Transition Settlements: Beware Giving a Sponsor/Developer a General Release

January 17th, 2020 | Community Association Law Blog

By Eric F. Frizzell, Esq.

At the conclusion of a successful transition negotiation, the entire understanding reached between a community association and Sponsor/Developer (“Sponsor”) settling the association’s claims should be memorialized in a formal, written settlement agreement. As part of the settlement, the Sponsor normally will demand that the association execute a general release relinquishing all other defect claims that the association then possesses, or might ever possess against the Sponsor, “from the beginning of time until the end of time” as Sponsor’s attorneys like to say – even if the association could not possibly know a particular defect exists at the time of the release! The association should reject the Sponsor’s demand and negotiate for a narrower, “specific” release.

Why? Long after the release is signed, latent defects could appear. The classic example is a sinkhole that could cost millions of dollars to rectify. Our law firm represented an association that had a five foot deep sinkhole – the size of a football field – appear years after the transition settlement. A community association must preserve its right to make claims against the Sponsor for latent construction defects that were not discoverable, through the exercise of reasonable diligence by the association’s engineer in performing visual non-invasive inspections, at the time of the settlement agreement. The association also must preserve its right to sue the Sponsor and other persons involved in construction of the complex in the event the association is sued by a unit owner or other person who alleges personal injury or property damage due to a defect in any aspect of the design or construction of the community.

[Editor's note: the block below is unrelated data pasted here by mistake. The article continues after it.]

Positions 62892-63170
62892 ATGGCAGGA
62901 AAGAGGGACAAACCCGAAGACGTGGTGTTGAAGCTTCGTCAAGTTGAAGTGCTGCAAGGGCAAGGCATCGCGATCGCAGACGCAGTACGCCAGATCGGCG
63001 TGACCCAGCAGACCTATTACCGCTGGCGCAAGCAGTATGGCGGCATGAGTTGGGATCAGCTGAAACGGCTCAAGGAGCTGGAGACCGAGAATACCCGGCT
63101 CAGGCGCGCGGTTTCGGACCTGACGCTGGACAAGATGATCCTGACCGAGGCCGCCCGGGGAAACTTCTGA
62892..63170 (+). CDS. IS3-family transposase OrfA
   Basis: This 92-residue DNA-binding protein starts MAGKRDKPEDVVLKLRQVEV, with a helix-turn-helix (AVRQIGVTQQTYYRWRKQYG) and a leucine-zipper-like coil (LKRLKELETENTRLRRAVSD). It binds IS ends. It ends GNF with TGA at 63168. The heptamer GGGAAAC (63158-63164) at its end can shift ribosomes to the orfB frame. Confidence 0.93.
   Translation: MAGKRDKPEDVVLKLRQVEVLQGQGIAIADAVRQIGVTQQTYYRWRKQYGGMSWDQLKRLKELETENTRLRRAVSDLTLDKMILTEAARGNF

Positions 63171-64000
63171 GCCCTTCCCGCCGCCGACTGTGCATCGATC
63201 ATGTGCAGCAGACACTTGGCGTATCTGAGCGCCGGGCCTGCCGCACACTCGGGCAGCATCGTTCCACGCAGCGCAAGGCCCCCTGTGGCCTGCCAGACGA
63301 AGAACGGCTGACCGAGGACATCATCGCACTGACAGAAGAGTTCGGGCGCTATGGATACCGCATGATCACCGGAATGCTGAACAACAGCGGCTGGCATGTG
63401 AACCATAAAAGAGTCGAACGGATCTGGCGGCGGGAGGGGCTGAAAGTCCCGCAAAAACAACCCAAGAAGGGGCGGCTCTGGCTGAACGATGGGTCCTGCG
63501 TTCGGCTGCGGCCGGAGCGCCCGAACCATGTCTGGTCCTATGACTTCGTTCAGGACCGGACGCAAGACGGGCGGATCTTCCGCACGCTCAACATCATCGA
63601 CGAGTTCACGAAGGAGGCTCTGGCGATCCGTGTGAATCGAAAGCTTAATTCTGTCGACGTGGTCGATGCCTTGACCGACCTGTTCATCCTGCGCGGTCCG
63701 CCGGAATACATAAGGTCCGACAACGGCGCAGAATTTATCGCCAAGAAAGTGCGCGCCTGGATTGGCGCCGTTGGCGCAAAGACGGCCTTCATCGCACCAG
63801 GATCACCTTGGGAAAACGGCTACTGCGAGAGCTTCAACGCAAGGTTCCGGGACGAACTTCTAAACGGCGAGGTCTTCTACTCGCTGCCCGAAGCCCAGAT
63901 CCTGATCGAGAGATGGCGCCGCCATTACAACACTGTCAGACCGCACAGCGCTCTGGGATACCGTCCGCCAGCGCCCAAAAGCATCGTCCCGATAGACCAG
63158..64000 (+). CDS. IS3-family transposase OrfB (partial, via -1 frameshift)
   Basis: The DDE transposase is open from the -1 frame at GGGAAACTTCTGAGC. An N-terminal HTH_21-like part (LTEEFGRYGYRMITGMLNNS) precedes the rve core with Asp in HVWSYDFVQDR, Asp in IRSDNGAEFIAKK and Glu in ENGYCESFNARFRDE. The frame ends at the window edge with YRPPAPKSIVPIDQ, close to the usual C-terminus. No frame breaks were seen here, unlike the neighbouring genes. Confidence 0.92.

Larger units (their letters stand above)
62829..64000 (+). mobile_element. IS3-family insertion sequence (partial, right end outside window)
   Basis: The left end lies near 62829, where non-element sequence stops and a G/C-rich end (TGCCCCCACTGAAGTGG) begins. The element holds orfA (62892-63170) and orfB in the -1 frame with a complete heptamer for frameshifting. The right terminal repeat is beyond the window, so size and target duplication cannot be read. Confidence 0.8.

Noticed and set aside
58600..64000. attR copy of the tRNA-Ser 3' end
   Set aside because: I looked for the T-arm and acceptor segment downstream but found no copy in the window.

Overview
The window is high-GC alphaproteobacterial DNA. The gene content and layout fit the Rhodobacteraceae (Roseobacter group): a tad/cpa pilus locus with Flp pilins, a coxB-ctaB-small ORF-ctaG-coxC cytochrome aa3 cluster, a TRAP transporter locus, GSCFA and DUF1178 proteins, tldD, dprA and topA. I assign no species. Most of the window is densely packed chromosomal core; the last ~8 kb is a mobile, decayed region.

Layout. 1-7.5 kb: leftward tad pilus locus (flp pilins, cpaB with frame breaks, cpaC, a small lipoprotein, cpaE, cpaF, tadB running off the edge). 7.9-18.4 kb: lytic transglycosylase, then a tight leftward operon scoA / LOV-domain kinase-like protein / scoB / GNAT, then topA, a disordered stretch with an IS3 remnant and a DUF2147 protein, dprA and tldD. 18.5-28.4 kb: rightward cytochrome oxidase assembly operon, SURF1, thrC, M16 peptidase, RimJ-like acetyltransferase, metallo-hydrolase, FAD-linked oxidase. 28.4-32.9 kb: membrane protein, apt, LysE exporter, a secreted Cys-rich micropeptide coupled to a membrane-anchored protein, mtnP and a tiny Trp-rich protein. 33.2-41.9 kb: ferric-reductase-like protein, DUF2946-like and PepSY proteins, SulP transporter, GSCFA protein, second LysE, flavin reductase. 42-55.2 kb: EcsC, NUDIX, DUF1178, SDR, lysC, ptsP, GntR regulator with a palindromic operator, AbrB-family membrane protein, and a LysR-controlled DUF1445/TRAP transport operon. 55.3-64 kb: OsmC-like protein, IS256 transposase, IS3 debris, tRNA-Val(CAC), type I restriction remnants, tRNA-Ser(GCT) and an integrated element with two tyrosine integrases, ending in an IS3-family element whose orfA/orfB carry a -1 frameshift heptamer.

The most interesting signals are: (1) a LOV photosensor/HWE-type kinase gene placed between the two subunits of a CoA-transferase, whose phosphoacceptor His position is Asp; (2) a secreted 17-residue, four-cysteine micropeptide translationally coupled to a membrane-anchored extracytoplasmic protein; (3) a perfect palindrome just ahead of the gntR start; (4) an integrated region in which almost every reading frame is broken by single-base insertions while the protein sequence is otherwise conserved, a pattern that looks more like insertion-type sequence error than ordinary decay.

Simply put, the Sponsor is not paying you any money to release claims for such latent defects, so why is it fair for the Sponsor to require you to release them? It’s not.

Once the association and Sponsor have tentatively agreed on the wording of the release, the association may wish to obtain its insurance carrier’s written approval of the release before executing it. Otherwise, the association might find itself in a future coverage dispute with its insurer. For example, if a unit owner sues the association, but not the Sponsor, for serious bodily injury or extensive property damage caused by a latent construction defect, the association very likely will file a third party complaint against the Sponsor. But if the association gave the Sponsor a general release at the time of the transition settlement, and the Sponsor successfully invokes the release to dismiss the association’s claims, the association’s insurance carrier might decline coverage on the ground that its ability to recover damages against the Sponsor has been prejudiced by the association’s release. The association can avoid this consequence by obtaining its carrier’s approval of the release before signing it.